Reviewed by Heather Dunn, FNP-C
According to the Anxiety and Depression Association of America approximately 40 million adults are affected by anxiety disorders. Anxiety is a feeling of worry, unease, or fear about something. Occasional anxiety is a normal part of life and doesn’t last long. However, an anxiety disorder is when anxiety lasts for long periods of time and can interfere with your day-to-day life. There are many different types of anxiety disorders. Individuals who suffer from anxiety disorders usually have recurring intrusive thoughts or concerns and constant worry. They might also show physical symptoms such as sweating, trembling, dizziness, feeling weak or tired, or a rapid heartbeat.
There isn’t a specific cause of anxiety, but it can be traced to a combination of environmental factors, stress, genetics, and brain chemistry. Anxiety disorders can also be caused by traumatic events, drug misuse, chronic pain, and respiratory disorders.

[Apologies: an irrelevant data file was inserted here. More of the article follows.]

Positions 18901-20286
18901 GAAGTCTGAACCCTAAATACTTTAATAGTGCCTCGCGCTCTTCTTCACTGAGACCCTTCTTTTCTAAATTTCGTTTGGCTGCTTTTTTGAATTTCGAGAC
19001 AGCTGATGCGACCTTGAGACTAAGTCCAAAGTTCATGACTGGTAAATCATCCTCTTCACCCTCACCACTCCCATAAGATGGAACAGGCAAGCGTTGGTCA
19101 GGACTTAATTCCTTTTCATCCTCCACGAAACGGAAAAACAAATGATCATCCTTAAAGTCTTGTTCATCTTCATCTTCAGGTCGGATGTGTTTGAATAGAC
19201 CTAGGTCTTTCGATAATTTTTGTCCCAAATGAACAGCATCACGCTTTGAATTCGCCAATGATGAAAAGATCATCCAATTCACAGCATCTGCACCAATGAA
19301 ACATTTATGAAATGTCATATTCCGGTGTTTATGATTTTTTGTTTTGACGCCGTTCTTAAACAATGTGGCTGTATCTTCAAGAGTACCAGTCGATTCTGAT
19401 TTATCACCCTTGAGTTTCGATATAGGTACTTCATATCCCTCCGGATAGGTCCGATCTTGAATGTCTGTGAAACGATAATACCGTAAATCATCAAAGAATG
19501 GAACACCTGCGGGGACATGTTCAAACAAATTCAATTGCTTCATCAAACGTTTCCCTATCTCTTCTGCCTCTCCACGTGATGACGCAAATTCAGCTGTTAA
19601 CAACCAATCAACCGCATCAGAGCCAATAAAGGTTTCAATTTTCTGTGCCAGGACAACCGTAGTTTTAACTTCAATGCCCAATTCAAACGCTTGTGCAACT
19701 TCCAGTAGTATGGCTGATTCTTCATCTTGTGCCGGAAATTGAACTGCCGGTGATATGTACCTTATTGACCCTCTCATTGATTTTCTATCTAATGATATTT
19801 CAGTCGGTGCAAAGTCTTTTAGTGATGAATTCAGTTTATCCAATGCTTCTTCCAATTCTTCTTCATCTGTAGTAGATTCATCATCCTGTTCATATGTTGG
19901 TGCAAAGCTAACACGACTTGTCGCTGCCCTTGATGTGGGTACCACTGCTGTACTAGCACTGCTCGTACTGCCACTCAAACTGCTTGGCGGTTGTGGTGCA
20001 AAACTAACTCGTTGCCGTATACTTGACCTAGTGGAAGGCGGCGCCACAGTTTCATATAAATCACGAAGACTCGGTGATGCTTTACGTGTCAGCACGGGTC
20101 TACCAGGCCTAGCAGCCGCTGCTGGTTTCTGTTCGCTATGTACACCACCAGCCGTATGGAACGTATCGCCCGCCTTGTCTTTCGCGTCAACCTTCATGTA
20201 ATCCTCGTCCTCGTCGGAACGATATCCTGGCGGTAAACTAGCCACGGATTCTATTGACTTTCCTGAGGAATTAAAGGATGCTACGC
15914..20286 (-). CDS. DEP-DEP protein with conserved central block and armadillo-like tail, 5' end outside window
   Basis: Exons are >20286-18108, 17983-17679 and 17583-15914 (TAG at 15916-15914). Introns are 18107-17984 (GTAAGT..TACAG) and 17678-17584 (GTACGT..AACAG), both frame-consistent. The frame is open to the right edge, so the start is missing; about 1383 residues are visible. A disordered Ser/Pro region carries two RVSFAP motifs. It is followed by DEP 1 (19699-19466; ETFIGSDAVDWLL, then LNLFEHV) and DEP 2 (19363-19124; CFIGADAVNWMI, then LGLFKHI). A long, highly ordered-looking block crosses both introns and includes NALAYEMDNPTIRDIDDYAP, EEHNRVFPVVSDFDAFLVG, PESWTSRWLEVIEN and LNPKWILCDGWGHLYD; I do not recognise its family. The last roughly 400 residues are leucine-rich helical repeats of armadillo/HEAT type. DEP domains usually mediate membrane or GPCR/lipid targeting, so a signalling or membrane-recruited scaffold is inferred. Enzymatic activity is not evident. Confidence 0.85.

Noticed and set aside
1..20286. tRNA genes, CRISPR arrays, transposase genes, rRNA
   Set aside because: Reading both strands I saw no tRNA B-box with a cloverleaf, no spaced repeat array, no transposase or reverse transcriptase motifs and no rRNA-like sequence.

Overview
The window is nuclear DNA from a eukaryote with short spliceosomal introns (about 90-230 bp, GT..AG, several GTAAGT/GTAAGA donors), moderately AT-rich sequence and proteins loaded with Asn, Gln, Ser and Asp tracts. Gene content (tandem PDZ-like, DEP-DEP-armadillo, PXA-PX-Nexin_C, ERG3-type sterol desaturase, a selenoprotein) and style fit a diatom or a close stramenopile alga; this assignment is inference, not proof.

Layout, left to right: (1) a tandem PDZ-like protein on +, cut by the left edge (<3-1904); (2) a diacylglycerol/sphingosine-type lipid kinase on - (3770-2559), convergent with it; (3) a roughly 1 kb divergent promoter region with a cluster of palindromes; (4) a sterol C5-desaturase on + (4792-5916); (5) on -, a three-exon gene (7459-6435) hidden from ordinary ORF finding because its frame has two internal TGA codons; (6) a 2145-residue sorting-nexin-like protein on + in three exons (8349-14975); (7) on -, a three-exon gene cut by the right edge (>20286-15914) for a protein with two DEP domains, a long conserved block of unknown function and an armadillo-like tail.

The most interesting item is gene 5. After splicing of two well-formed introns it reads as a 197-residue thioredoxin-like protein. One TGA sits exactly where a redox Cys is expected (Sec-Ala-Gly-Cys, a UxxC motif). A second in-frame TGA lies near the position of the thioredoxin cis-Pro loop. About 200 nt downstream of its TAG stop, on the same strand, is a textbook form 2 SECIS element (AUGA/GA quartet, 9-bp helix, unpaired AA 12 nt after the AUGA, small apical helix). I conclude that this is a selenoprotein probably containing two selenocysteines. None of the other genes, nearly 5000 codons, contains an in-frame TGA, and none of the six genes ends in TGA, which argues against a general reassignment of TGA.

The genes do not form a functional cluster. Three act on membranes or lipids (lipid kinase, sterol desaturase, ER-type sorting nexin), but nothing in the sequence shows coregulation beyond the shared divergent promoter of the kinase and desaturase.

Factors that increase your risk of developing anxiety disorders include:
- Stress related to an illness
- Stress buildup
- Mental disorders
- Drugs or alcohol
When an anxiety disorder is triggered, it can cause complications that lead to, or worsen, other mental and physical conditions.
Those complications could include any of the following:
- Substance misuse
- Trouble Sleeping (Insomnia)
- Digestive or bowel problems
- Headaches and chronic pain
- Social Isolation
- Problems functioning at school or work
- Poor quality of life
Dealing with anxiety can be overwhelming and hard to manage. Here are some tips to help manage anxiety and stress.
- Take a time-out: complete a workout, listen to music, get a massage, or meditate.
- Eat healthy balanced meals
- Stay active and exercise
- Limit alcohol and caffeine
- Get enough sleep
- Get involved in your community
- Learn what triggers your anxiety
Having an anxiety disorder doesn’t mean you have to suffer. Anxiety disorders are treatable with lifestyle changes, therapy, medication, or a combination of the three. At Galen Mountain View Medicine, we pride ourselves in developing meaningful relationships with our patients that create a space for patients to feel comfortable asking questions. If you think you are suffering from an anxiety disorder, or you have been diagnosed with one and would like to talk to a healthcare professional, call (423) 551-3562 today to schedule an appointment with one of our providers.